VOA Spanish has helped shape local and regional coverage in Latin America by providing much-needed accurate and timely news of the rapidly deteriorating situation in Venezuela. As protests multiplied, VOA expanded on the ground coverage, airtime, and staff devoted to the story. VOA worked with 99 media partners in Venezuela, providing hundreds of television and radio packages as well as extensive social media coverage. Content included information about political repression, economic turmoil, growing humanitarian crises, and the Venezuelan diaspora, as well as how events were being received in the United States, including in Congress. VOA also provided coverage for hundreds of affiliate stations throughout the rest of Latin America, where audiences have a stake in following the Venezuelan story.
VOA journalists faced multiple incidents of harassment and intimidation while on the job. Alvaro Algarra was surrounded by over 20 armed, hooded thugs on motorcycles while covering a demonstration in Caracas. During a siege of Venezuela’s parliament by pro-government and armed groups, Mr. Algarra was detained for nine hours but reported throughout. Reporter Carolina Alcalde was harassed by police while covering the Constituent Assembly elections.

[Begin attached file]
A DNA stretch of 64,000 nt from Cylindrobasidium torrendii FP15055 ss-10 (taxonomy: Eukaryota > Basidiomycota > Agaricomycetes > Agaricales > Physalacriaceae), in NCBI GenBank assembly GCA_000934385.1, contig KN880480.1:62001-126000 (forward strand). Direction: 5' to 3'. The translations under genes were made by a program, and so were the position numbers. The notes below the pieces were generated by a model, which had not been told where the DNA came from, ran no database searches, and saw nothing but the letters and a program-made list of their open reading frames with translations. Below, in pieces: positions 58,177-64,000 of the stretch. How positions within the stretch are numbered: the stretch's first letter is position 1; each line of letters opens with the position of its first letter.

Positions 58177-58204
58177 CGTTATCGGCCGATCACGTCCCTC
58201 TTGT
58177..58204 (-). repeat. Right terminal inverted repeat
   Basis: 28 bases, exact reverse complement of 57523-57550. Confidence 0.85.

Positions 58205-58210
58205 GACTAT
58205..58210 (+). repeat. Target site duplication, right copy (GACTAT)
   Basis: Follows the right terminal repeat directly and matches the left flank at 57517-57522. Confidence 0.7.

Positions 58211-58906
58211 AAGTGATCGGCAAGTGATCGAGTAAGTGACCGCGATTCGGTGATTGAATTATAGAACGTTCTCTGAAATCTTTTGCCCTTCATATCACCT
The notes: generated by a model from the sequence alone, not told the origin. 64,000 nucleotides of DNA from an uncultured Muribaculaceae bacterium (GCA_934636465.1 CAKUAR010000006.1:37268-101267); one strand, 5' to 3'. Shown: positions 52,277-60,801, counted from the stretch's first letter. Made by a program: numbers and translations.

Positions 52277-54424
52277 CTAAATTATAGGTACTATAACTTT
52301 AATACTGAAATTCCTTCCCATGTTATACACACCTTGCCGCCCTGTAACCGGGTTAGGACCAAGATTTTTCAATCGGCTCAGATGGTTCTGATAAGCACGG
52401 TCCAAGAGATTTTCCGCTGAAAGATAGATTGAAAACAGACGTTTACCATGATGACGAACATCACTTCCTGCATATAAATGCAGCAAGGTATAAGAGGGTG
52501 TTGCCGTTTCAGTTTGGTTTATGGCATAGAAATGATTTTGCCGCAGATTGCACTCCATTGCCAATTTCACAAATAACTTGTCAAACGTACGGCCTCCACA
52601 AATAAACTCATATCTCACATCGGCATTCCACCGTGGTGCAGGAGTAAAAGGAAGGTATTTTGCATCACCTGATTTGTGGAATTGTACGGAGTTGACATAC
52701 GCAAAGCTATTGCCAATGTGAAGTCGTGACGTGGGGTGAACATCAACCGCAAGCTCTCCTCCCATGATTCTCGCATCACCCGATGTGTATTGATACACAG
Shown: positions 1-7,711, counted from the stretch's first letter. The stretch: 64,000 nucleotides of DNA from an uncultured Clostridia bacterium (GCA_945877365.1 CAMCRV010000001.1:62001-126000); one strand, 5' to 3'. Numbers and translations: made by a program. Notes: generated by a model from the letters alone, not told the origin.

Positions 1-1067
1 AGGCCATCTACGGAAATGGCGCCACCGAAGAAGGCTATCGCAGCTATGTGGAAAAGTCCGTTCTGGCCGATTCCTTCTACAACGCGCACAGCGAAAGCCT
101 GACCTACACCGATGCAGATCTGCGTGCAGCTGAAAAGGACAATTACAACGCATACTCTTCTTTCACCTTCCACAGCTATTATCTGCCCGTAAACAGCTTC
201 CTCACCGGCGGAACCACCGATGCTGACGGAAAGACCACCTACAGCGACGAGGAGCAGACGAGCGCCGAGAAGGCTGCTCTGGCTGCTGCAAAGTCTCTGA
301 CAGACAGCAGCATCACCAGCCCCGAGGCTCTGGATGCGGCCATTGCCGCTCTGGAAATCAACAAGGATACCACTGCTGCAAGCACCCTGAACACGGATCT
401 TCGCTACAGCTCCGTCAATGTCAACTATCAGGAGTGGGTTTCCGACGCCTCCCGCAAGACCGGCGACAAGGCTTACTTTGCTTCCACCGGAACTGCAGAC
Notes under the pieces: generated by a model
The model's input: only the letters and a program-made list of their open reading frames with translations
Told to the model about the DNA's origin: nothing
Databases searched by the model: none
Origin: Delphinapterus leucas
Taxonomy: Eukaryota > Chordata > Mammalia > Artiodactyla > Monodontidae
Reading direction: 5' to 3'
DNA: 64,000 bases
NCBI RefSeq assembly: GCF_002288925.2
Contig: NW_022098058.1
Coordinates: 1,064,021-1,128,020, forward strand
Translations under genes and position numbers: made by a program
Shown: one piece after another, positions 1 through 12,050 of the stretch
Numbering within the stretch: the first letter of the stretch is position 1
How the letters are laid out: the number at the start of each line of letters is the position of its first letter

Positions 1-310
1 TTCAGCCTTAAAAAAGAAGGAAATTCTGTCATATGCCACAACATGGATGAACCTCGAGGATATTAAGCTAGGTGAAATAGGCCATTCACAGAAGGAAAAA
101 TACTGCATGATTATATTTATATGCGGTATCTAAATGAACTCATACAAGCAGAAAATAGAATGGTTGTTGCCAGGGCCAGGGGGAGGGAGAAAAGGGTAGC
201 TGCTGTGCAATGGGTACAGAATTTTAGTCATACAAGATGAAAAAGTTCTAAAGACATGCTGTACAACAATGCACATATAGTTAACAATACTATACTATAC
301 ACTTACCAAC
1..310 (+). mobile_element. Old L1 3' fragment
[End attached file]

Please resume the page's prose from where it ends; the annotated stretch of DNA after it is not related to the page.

VOA facilitated collaboration among local reporters and media and put a spotlight on the despair and hopes of hundreds of thousands of Venezuelans who fled the country. On a bridge linking Venezuela and Colombia, VOA’s Celia Mendoza interviewed a young man who barely escaped with his life after being shot at by Venezuelan guards. From Curaçao, she reported on the risks of crossing the dangerous waters for refuge on the island.
In a series of Facebook Live reports, Mendoza spoke with a victim of human traffickeing. The woman said she thought she was being hired as a waitress but instead was forced into prostitution. Mendoza spoke to another woman who gave birth in Cucuta following a harrowing night feeling Tachira. The two stories attracted more than 200,000 views.